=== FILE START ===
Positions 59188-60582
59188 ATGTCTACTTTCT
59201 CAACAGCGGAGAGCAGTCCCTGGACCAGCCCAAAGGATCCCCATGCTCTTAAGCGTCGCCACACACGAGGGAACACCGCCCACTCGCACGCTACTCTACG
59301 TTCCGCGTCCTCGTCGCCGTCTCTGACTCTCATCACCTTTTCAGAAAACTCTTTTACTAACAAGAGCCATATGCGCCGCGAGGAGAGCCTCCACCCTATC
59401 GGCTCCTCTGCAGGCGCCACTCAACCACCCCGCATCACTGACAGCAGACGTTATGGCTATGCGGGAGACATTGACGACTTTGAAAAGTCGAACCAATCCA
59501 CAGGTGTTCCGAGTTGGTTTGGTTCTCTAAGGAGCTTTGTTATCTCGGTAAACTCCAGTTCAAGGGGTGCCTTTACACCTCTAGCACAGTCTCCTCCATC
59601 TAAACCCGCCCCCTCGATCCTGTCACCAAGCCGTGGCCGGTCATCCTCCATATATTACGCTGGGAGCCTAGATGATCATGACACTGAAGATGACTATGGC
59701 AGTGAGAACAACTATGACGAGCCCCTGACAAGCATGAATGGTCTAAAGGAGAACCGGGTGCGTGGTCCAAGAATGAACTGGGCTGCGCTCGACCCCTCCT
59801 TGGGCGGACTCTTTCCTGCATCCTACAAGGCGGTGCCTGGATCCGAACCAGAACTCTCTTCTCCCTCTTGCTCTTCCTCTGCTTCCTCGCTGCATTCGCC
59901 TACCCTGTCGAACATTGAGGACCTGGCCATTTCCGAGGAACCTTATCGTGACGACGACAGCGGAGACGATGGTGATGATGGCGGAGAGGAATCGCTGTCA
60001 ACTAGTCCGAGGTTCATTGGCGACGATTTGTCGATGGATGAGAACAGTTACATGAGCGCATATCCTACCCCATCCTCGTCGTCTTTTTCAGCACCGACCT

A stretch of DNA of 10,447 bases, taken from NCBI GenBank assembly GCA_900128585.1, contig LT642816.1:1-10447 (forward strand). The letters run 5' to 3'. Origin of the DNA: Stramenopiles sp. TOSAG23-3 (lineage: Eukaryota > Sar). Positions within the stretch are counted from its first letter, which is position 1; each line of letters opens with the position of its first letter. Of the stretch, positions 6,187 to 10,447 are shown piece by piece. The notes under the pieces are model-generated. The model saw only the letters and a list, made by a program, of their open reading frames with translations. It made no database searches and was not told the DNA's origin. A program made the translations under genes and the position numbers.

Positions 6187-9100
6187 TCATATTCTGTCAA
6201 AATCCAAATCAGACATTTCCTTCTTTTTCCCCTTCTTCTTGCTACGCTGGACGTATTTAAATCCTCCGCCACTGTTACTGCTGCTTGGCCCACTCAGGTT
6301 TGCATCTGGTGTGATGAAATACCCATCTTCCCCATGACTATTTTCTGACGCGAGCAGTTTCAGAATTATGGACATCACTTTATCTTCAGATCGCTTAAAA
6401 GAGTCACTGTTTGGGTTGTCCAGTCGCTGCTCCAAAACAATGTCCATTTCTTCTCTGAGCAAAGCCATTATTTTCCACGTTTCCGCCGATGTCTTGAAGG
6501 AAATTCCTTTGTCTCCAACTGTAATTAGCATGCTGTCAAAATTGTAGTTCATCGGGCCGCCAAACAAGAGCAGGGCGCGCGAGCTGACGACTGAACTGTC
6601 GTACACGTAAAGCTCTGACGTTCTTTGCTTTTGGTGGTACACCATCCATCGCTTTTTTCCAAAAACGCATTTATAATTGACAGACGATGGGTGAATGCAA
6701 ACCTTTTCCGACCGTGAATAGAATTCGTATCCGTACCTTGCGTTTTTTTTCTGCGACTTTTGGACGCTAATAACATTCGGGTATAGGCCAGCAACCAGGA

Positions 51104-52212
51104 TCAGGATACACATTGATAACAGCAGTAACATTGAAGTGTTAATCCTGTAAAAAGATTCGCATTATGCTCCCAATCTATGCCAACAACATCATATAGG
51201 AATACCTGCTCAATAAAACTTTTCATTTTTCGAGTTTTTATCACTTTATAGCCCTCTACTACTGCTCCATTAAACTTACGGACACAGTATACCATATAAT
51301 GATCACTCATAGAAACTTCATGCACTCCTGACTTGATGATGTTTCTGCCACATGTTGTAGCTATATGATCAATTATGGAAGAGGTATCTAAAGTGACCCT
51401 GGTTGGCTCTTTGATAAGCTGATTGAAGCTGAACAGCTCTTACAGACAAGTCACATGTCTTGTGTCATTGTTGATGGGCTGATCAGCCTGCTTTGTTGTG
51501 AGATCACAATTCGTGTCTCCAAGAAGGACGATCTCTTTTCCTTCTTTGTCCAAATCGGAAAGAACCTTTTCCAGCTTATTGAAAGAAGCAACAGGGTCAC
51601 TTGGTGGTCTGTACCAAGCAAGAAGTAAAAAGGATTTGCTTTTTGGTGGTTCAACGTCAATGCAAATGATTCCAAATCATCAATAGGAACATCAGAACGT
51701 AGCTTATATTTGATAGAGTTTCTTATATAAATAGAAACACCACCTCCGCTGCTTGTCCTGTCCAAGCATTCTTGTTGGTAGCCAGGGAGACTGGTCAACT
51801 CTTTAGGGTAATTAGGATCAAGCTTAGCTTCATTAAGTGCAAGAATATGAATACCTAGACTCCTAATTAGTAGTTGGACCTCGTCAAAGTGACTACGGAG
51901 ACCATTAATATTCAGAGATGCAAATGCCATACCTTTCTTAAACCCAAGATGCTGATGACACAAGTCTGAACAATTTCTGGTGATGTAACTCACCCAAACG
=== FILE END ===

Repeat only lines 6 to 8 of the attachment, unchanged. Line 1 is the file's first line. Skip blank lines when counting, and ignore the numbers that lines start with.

59501 CAGGTGTTCCGAGTTGGTTTGGTTCTCTAAGGAGCTTTGTTATCTCGGTAAACTCCAGTTCAAGGGGTGCCTTTACACCTCTAGCACAGTCTCCTCCATC
59601 TAAACCCGCCCCCTCGATCCTGTCACCAAGCCGTGGCCGGTCATCCTCCATATATTACGCTGGGAGCCTAGATGATCATGACACTGAAGATGACTATGGC
59701 AGTGAGAACAACTATGACGAGCCCCTGACAAGCATGAATGGTCTAAAGGAGAACCGGGTGCGTGGTCCAAGAATGAACTGGGCTGCGCTCGACCCCTCCT